Mosque attack foiled
An alleged white supremacist wearing a helmet and body armor opened fire in a near-empty mosque outside Oslo last week, only to be tackled to the ground by a worshipper who happened to be a retired Pakistani air force officer. “He started to fire toward the two other men,” said the ex-officer, Mohammad Rafiq, 65. “He put his finger inside my eye, up to here, full finger inside my eye.” Rafiq and two other worshippers subdued the suspect, Philip Manshaus, 21; Manshaus appeared in court two days later with two black eyes. The shooter is believed to have killed his 17-year-old stepsister before attacking the mosque. Manshaus wrote on social media that he had been “chosen” by the Christchurch killer, who massacred 51 people at two New Zealand mosques, and he praised the recent El Paso shootings, in which 22 were killed.
Teen killers dead
Canadian police said this week that two teenage fugitives suspected of going on a killing spree in remote British Columbia have been found dead. Bryer Schmegelsky, 18, and Kam McLeod, 19, appeared to have committed suicide, and likely shot themselves after their third slaying in mid-July. McLeod and Schmegelsky grew up together on Vancouver Island, where they worked together at a Walmart. Schmegelsky collected Nazi paraphernalia and “was raised by YouTube and video games,” said his father, Alan. “He could have had a better upbringing.” The pair is suspected of killing 24-year-old Chynna Deese, of Charlotte, S.C., and her Australian boyfriend, Lucas Fowler, 23. They are also believed to have murdered Leonard Dyck, a 64-year-old University of British Columbia lecturer.
Salvini’s power play
Seeking to cement his nationalist League party’s hold on power, Italian Deputy Prime Minister Matteo Salvini last week broke his coalition agreement with the left-leaning populist Five Star Movement and called for a no-confidence vote in the government. Salvini, whose League is polling at about 39 percent, is betting that early elections will put him in a position to form a more ideologically pure coalition with the far-right Brothers of Italy and center-right Forza Italia parties. So far, the Italian Senate has blocked the no-confidence motion, giving all the other parties time to try to cobble together an alternative government that would leave the League out. Meanwhile, Salvini, who is also interior minister, is blocking two rescue ships operated by French and Spanish charities from bringing more than 500 migrants to Italian ports.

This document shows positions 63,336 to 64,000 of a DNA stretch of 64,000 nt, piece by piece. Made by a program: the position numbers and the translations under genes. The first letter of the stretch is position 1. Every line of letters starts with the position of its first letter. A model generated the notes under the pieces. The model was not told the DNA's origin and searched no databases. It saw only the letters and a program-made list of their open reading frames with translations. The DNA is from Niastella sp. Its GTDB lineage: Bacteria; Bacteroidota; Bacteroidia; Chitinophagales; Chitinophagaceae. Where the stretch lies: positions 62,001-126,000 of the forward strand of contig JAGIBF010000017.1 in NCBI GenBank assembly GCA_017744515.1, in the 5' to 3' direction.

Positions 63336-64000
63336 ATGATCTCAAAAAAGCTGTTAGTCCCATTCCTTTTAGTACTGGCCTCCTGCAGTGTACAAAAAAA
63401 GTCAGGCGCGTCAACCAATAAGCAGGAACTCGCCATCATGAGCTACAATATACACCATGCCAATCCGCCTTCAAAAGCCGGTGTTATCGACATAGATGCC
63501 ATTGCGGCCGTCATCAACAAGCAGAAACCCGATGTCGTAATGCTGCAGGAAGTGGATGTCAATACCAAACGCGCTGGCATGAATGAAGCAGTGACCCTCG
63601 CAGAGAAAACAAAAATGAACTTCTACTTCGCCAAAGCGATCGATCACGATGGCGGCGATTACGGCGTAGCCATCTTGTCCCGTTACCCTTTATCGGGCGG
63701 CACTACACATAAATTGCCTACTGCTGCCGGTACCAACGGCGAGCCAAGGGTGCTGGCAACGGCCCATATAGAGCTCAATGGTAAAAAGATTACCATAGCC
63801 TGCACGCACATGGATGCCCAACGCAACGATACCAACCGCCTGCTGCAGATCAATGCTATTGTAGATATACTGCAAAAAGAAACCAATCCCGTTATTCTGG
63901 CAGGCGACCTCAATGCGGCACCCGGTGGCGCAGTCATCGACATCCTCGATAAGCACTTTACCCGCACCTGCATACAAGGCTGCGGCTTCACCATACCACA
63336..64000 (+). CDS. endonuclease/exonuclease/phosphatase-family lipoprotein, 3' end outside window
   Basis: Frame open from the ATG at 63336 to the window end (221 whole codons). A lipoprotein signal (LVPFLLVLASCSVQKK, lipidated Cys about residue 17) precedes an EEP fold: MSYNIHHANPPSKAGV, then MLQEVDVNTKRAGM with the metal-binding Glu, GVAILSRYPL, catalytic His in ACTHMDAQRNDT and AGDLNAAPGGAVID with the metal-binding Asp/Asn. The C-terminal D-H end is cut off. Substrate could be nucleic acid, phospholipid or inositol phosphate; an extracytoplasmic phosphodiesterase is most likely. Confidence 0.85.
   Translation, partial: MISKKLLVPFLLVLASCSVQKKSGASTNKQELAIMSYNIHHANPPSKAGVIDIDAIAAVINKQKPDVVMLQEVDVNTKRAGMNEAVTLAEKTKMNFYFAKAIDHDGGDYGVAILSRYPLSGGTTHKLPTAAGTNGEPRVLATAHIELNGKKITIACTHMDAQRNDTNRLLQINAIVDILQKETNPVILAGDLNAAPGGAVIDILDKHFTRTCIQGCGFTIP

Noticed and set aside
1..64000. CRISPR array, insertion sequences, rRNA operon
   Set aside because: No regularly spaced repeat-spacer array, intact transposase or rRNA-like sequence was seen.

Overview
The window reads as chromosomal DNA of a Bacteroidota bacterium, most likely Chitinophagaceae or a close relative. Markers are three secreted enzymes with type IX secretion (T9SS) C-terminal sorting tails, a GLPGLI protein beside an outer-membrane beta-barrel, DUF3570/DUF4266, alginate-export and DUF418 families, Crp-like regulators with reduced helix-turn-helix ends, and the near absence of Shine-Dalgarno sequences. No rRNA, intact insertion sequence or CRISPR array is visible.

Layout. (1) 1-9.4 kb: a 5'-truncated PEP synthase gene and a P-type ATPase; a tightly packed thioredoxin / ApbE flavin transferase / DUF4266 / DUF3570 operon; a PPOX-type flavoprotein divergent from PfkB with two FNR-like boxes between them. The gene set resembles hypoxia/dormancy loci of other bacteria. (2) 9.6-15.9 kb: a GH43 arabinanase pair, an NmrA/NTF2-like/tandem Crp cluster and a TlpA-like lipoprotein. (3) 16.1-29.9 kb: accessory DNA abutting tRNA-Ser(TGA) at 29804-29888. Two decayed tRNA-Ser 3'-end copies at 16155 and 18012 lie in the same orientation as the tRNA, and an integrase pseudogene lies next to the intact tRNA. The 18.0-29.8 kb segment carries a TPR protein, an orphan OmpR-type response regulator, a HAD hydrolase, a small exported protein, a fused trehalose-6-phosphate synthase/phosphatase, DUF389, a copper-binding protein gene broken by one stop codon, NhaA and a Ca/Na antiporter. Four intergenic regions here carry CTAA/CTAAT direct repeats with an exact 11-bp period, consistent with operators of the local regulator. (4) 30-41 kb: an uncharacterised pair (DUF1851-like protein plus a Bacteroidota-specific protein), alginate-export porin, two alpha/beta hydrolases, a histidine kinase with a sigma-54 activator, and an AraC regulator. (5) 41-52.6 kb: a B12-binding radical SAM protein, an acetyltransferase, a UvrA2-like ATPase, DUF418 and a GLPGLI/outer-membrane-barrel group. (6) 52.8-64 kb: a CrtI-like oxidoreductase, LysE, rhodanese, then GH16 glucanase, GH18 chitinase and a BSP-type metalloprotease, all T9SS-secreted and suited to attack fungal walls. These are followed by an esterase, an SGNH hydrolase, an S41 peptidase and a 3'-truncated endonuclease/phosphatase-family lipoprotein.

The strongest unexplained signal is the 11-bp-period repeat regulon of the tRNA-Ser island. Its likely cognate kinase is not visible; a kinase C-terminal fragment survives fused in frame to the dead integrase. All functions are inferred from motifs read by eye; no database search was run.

La Guajira, Colombia
Colombia has declared a national emergency after Panama disease TR4, a fungus that has destroyed banana plantations across Asia and Africa, was found in plantations on its Caribbean coast. “Once you see it, it is too late,” Dutch phytopathology professor Gert Kema told National Geographic, “and it has likely already spread outside that zone without recognition.” Commercial banana plantations typically grow one hardy clonal variety, the Cavendish, which can survive long-distance transport. But the banana’s lack of genetic diversity makes it vulnerable to disease. Widespread banana blight would be devastating to Latin American economies, which export the yellow fruit, as well as to the region’s own food supplies, because Panama disease TR4 can also kill local varieties, including plantains.
Nazi collaborators honored
Top Polish officials this week honored a partisan group that collaborated with the Nazis and battled the advancing Soviets toward the end of World War II. Most Polish partisans fought fiercely against the Nazis for the duration of the war, and usually it is those units that receive state honors. President Andrzej Duda’s presence at the Warsaw ceremony—marking the 75th anniversary of the founding of the group, the Holy Cross Mountains Brigade—is part of the ruling nationalist Law and Justice party’s pitch to far-right voters ahead of October’s elections. Poland’s chief rabbi, Michael Schudrich, rejected an invite to the event, saying such “ceremonies insult the memory of all Polish citizens killed in the fight against Germany.”
Markets vs. Kirchner
Argentina’s stock market and currency plummeted this week after election primaries suggested that former President Cristina Fernández de Kirchner could return to power, this time as vice president to her little-known running mate Alberto Fernández (no relation). Their leftist ticket took 47 percent of the vote, while conservative President Mauricio Macri took 32 percent. The primaries function mostly as an opinion poll for the October presidential vote, because the parties have already chosen candidates. Argentina’s S&P Merval Index dropped 48 percent in a single day—the second-largest drop of any major stock index since 1950—and the peso sank 15 percent against the dollar. Macri says he is trying to wrest the country out of a decade of mismanagement by Kirchner and her predecessor, her late husband, Néstor Kirchner. But inflation is at 50 percent, and Macri’s austerity measures are deeply unpopular.